The Information Commissioner’s Office has fined a Nottingham-based marketing company £120,000 after it was found to have made 159,461 unsolicited direct marketing calls relating to life insurance. The calls continued over a five-month period between May and October 2019 and were all made to consumers who had registered with the Telephone Preference Service and should therefore not have received any marketing calls.

The principal legislation relating to the TPS is Regulation 21 of the Privacy and Electronic Communications (EC Directive) Regulations 2003. If a consumer has signed up with the TPS, then the firm can only make unsolicited calls for the purposes of direct marketing if the recipient has explicitly informed the firm that they do not object to marketing calls being made.

The fine will be reduced to £96,000 if the firm does not exercise its right of appeal and if payment is made by March 11.

A consumer who complained about the firm said:

“Claimed not to be a sales call but wanted to sell life insurance. Told firmly I was on TPS and they had no right to contact me, to which they answered it didn’t apply as it wasn’t a sales call. Obviously told them quite firmly what I thought of them”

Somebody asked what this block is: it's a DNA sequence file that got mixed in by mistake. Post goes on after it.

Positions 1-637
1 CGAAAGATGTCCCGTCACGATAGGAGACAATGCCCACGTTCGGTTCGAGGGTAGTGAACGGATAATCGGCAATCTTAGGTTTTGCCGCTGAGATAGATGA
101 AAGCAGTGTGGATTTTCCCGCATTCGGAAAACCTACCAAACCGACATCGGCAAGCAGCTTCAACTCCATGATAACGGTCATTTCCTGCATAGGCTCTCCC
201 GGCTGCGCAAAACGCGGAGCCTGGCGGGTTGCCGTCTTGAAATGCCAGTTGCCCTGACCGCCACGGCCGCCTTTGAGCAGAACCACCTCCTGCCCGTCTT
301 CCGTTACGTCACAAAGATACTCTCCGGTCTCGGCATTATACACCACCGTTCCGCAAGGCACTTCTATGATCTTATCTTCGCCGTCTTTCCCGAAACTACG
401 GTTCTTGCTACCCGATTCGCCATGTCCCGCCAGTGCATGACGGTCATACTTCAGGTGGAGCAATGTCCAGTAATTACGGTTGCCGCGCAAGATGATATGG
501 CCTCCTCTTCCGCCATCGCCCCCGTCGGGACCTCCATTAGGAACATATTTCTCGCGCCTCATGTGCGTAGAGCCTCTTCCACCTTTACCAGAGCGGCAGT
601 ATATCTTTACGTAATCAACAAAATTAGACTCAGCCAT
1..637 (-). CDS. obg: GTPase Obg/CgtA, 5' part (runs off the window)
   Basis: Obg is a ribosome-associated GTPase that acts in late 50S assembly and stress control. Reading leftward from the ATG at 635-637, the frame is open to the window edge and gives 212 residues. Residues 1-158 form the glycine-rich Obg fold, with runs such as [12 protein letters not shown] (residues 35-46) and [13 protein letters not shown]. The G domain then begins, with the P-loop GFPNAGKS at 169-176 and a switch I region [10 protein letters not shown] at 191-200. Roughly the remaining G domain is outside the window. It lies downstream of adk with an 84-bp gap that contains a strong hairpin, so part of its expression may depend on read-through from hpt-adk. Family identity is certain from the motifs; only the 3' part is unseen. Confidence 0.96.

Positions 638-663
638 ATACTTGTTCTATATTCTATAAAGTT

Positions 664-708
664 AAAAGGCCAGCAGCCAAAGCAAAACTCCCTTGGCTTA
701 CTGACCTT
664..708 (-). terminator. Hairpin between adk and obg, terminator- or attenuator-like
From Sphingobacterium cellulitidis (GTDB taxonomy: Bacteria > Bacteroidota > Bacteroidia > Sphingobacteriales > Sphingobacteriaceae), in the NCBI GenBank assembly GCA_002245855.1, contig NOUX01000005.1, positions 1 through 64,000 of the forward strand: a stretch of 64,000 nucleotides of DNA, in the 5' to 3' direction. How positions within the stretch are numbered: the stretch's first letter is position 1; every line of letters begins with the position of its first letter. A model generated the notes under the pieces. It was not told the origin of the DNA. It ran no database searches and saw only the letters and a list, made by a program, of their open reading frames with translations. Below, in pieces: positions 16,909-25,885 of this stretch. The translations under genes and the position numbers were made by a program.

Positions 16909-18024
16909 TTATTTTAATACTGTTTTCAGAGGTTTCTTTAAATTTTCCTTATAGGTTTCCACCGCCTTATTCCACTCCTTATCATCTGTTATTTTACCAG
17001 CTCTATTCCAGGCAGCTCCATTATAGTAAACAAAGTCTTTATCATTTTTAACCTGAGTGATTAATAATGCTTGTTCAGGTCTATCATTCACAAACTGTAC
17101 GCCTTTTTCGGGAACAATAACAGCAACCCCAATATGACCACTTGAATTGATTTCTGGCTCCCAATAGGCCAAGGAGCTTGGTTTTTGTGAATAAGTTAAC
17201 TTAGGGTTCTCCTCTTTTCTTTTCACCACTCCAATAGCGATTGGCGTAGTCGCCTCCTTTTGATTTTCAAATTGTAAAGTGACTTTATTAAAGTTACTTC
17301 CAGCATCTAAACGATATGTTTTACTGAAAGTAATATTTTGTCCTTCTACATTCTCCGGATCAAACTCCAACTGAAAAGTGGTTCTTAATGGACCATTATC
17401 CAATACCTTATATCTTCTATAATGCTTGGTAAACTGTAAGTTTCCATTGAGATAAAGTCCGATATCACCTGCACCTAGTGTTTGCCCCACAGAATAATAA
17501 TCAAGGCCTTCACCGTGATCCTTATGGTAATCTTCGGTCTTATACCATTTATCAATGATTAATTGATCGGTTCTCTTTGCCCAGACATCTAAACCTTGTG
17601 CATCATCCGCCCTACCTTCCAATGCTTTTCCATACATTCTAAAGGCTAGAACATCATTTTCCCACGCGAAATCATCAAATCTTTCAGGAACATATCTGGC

Andy Curry, ICO Head of Investigations, said:

“If you sign up to the TPS, you should not expect to get nuisance calls. It’s as simple as that. Companies that have no respect for their customers’ wishes and choose to flout the law, can expect to face consequences – for their reputation and to their bottom line.

“By complaining via the TPS and the ICO, the public help us hold these companies to account. We encourage people to sign up to the free TPS service and report any unwanted calls they receive to the ICO.”

Scott Robert are compliance consultants delivering solutions to regulated businesses.